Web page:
Lilting and softly spoken with a grungy bed of sound simmering underneath, newcomer Mossy is our pick for the down-set to balance the high energy pace that defines much of Bigsound’s 2016 lineup. After uprooting to New York in 2014 to build on his repertoire, Mossy worked with producers Dean Tuza and David Kahne (the Strokes, Paul McCartney), and by coincidence, next-door-neighbour Stuart White (engineer for Jay-Z and Beyonce), he moved back to Sydney to release his self-titled debut EP. “Ginsberg” is a slow burning ballad with crystal clear vocals, whilst “Electric Chair” is a spacey blend of electronica and rock. [L.S.]
Grace Stevenson, aka Rebel Yell, creates music that exists in solitude, torn between the widely separated spectrum endpoints of minimal electronica and brooding industrial. As much brutally abrasive and confronting as hypnotic and haunting, her debut track “Never Perfection” — off their forthcoming EP, Mother of Millions — suggests an immersive style best suited for the live experience, whether that be dark rave caves or abandoned outskirt warehouses. Given the sheer size of the Bigsound line-up this year, it’s conceivable that the latter might be the only available space. Perfect, then. [J.N.]
Sampa The Great
After dropping her 2015 LP The Great Mixtape and landing a run of support shows for Hiatus Kayote and Thundercat, Sampa The Great is bringing her spoken word poetry and thrumming energy to Bigsound 2016. Hailing from Zambia and based in Sydney, Sampa Tambo weaves politics into her lyrics, finding spaces to act for positive change between tempered beats. Produced by Sydney-based beatmaker Godriguez, The Great Mixtape is a frenetic mix of heavy bass lines, tinkering percussion and sliding harmonies. Between complex cross rhythms and nuanced issues, Sampa The Great paints an unmistakeable lightness that’s not to be missed. [L.S.]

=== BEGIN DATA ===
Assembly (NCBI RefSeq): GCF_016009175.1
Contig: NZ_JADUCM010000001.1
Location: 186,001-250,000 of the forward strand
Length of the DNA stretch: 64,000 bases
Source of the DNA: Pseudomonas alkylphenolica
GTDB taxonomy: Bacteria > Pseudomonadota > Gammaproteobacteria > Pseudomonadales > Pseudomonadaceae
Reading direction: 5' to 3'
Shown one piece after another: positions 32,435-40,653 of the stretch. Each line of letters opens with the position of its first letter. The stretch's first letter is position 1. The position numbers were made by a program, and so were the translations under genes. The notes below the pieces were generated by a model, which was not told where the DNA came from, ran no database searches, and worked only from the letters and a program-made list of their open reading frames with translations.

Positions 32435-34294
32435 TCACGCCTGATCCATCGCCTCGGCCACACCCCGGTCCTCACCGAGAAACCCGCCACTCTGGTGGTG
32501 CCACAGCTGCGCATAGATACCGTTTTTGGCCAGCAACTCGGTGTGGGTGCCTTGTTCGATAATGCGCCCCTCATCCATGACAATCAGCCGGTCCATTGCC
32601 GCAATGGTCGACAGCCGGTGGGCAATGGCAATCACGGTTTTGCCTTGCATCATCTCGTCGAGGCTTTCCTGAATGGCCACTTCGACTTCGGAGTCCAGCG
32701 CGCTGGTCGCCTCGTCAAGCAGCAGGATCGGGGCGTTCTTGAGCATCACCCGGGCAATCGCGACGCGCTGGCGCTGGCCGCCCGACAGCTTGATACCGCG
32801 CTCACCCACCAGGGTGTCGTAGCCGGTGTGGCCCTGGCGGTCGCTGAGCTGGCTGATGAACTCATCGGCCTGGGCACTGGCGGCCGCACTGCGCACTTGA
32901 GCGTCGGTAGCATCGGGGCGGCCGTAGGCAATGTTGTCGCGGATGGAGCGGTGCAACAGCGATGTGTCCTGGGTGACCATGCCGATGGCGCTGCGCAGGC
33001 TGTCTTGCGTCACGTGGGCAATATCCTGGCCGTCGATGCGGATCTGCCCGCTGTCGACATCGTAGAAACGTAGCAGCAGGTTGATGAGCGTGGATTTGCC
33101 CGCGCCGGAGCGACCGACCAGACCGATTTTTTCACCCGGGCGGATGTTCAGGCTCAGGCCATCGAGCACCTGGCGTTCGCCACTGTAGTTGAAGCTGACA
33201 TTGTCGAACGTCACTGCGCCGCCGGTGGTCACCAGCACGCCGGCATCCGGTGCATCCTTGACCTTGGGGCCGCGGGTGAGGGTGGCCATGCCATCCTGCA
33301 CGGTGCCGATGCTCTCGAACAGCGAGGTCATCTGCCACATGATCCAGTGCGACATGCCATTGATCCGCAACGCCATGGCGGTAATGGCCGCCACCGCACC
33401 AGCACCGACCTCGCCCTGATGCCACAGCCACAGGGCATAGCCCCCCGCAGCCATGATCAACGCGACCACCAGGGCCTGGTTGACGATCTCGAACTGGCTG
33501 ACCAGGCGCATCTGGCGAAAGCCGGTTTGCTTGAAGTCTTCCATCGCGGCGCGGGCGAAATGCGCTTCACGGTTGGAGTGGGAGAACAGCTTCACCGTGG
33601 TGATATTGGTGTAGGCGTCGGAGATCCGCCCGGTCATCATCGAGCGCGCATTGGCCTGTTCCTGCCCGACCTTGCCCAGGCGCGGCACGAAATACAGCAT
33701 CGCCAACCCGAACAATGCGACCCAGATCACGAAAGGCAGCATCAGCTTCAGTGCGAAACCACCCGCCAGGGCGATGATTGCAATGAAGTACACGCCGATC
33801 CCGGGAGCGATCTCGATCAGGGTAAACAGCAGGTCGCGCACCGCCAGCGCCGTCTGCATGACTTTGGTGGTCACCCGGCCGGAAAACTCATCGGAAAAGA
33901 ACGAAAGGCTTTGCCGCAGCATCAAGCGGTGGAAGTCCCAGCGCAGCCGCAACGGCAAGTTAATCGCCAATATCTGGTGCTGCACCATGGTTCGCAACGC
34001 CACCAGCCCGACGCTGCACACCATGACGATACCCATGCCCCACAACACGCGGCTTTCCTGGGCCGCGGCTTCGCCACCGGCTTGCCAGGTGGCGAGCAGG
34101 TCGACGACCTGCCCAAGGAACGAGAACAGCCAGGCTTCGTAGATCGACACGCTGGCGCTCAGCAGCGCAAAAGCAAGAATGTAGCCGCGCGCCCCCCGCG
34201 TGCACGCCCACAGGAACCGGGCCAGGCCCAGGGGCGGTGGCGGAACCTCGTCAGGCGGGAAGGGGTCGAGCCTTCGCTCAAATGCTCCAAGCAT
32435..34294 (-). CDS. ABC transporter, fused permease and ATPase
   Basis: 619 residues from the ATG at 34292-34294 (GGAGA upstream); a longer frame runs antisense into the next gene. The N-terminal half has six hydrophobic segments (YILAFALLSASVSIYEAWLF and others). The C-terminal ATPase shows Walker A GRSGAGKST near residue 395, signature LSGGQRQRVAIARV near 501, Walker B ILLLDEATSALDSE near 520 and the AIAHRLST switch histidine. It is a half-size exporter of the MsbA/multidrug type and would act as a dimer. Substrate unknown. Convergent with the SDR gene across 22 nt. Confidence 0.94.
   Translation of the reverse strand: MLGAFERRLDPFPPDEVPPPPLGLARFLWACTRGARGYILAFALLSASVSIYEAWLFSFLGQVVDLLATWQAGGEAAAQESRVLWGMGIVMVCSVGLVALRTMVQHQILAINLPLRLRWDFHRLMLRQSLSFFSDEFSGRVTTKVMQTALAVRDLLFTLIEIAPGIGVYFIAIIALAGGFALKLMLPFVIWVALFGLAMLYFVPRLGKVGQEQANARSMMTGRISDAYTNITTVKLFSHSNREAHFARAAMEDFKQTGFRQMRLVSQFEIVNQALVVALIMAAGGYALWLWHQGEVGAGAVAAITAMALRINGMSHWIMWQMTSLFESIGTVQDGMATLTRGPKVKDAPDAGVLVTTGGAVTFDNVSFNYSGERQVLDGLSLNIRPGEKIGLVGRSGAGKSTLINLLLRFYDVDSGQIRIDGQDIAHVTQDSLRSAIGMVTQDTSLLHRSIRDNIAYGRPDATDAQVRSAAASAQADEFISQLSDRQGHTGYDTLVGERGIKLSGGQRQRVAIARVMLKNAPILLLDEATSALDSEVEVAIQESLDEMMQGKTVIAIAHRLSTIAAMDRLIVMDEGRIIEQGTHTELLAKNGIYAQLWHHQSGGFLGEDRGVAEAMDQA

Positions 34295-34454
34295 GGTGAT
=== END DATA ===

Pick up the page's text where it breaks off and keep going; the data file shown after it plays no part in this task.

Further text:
Following the release of their debut EP Lonely Cities earlier this year, Tigertown craft floating, transcendental melodies flirt with bubblegum-pop before rumbling into unrestrained and uplifting anthems. The Sydney-based band have been dropping singles since 2012, with Lonely Cities their first curated release. [L.S.]
Having just wrapped an extensive national tour off the back of her “masterful” new album, Thieves, Tracy McNeil and her GoodLife band should be well-prepped for their Bigsound showcases in September. We’re predicting that the hopeful heartland aspects of her West Coast alt-country sound will be an unexpected resonator with the rock-ready revellers. [J.N.]
Top image: Courtesy